“Why would we want to impose borders on the free exchange of talent and ideas?” National Theatre director Nicholas Hytner told theatre publication, The Stage. “Theatre thrives on the free exchange of talent, ideas and inspiration.”

Post-Brexit, visas will need to be addressed and European training may be restricted, while the trade union representing artists from across the entire spectrum of arts and entertainment Equity has said leaving the EU would be “very unwelcome” to both artists and performers.

And that’s probably why Benedict Cumberbatch and Helena Bonham Carter joined 280 actors, musicians and other illustrious figures from the art world to sign a letter backing Britain’s EU membership in the lead up to Brexit.

In short: everything looks quite fucked at the moment.

The age-factor

It shouldn’t be forgotten that three-quarters of British voters aged 24 and under—the future of the country and the prime consumers of pop culture—voted against Brexit. Young people feel their future has been endangered. Their EU membership provided them with ease of travel in Europe and easier access to jobs, affordable education, and social services on the mainland and yes, a plethora of cultural delights to gleefully assault their senses.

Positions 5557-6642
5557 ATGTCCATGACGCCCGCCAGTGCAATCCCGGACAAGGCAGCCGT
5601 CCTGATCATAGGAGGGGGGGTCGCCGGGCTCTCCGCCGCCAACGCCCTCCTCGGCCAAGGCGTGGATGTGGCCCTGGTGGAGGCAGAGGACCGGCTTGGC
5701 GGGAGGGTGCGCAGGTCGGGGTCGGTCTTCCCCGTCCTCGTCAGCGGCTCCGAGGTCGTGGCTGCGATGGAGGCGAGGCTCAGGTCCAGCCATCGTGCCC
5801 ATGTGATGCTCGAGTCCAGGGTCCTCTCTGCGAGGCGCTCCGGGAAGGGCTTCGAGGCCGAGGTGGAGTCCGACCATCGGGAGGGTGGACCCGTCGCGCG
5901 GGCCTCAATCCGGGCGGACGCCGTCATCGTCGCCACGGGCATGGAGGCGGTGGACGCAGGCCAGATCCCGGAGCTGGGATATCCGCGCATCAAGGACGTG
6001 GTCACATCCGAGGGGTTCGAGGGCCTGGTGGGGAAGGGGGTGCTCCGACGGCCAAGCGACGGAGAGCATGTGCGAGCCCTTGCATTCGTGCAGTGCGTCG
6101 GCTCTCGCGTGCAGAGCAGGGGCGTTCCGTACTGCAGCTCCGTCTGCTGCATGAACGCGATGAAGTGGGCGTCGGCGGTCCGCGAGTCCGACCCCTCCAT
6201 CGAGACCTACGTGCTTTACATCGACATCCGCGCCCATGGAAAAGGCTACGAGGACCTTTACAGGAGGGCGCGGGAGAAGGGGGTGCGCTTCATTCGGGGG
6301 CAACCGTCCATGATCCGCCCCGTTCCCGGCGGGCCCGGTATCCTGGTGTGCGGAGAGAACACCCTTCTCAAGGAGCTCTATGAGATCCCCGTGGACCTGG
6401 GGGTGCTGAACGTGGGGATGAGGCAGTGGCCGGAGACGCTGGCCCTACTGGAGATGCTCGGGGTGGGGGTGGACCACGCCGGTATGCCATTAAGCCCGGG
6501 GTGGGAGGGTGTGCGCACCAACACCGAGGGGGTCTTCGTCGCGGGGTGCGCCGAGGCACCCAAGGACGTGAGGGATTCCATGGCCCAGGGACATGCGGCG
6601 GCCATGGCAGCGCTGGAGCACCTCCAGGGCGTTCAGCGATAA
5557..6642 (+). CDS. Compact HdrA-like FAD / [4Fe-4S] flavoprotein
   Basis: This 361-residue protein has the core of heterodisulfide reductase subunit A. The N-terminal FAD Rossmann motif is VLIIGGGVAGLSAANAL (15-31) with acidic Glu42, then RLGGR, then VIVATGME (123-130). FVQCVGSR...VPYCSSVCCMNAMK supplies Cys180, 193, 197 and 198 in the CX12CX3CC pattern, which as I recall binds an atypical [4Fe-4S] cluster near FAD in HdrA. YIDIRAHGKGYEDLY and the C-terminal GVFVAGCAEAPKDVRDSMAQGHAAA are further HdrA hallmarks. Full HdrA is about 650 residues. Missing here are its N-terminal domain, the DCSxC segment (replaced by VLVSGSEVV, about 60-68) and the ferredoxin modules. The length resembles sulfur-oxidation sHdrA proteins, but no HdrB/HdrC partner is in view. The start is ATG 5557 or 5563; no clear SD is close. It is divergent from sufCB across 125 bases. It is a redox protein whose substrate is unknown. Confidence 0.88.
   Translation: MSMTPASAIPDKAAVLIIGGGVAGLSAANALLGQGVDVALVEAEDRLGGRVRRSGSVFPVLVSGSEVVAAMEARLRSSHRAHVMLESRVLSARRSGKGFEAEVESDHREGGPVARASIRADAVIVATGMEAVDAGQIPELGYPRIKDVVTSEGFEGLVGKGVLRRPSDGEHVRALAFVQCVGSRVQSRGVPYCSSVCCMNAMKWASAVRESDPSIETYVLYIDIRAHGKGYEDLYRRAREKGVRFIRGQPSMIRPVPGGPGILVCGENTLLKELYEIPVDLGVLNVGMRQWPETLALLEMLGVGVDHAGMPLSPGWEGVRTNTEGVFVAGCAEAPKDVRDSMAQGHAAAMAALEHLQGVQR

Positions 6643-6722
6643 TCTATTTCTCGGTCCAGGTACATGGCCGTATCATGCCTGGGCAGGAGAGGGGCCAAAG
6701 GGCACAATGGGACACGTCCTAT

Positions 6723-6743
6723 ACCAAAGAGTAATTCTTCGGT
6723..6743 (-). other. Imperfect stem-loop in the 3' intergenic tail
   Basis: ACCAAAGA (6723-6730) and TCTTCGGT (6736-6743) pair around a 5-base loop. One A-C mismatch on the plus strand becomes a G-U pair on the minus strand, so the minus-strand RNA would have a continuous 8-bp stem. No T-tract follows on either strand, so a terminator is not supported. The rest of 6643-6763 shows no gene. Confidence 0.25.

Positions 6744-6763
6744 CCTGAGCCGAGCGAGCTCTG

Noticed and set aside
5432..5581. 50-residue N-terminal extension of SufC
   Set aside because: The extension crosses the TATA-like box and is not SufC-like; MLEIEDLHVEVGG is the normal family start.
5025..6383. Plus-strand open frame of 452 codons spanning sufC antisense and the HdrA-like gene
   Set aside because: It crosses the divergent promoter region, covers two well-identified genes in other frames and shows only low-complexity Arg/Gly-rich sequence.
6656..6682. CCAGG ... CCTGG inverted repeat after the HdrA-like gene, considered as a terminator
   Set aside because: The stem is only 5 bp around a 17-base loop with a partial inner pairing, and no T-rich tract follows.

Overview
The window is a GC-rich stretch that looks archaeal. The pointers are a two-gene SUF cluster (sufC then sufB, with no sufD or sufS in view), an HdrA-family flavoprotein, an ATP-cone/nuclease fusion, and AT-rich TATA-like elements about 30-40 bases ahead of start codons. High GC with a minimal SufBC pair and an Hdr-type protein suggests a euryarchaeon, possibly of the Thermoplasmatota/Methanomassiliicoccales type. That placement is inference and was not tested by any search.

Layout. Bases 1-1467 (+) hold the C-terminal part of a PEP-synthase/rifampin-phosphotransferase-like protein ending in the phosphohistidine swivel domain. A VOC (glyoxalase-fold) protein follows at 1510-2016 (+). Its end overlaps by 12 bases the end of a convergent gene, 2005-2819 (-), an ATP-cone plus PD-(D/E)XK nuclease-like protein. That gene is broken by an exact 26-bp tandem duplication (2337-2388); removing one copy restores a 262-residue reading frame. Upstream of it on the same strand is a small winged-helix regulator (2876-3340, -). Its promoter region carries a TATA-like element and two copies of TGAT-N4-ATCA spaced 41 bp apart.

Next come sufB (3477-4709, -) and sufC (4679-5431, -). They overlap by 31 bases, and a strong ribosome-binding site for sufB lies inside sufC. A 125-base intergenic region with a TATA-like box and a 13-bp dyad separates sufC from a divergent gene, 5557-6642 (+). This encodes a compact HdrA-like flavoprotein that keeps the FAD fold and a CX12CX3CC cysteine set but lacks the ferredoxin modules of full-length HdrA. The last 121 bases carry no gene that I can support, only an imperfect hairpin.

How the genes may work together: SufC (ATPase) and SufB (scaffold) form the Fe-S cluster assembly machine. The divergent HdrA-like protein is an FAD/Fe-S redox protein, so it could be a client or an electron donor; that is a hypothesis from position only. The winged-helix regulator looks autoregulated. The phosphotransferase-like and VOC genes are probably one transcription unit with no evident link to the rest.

David Bowie may as well have been singing about their Brexit opponents in his classic song Changes:

“I watch the ripples change their size

But never leave the stream

Of warm impermanence

So the days float through my eyes

But still the days seem the same

And these children that you spit on

As they try to change their worlds

Are immune to your consultations

They’re quite aware of what they’re going through”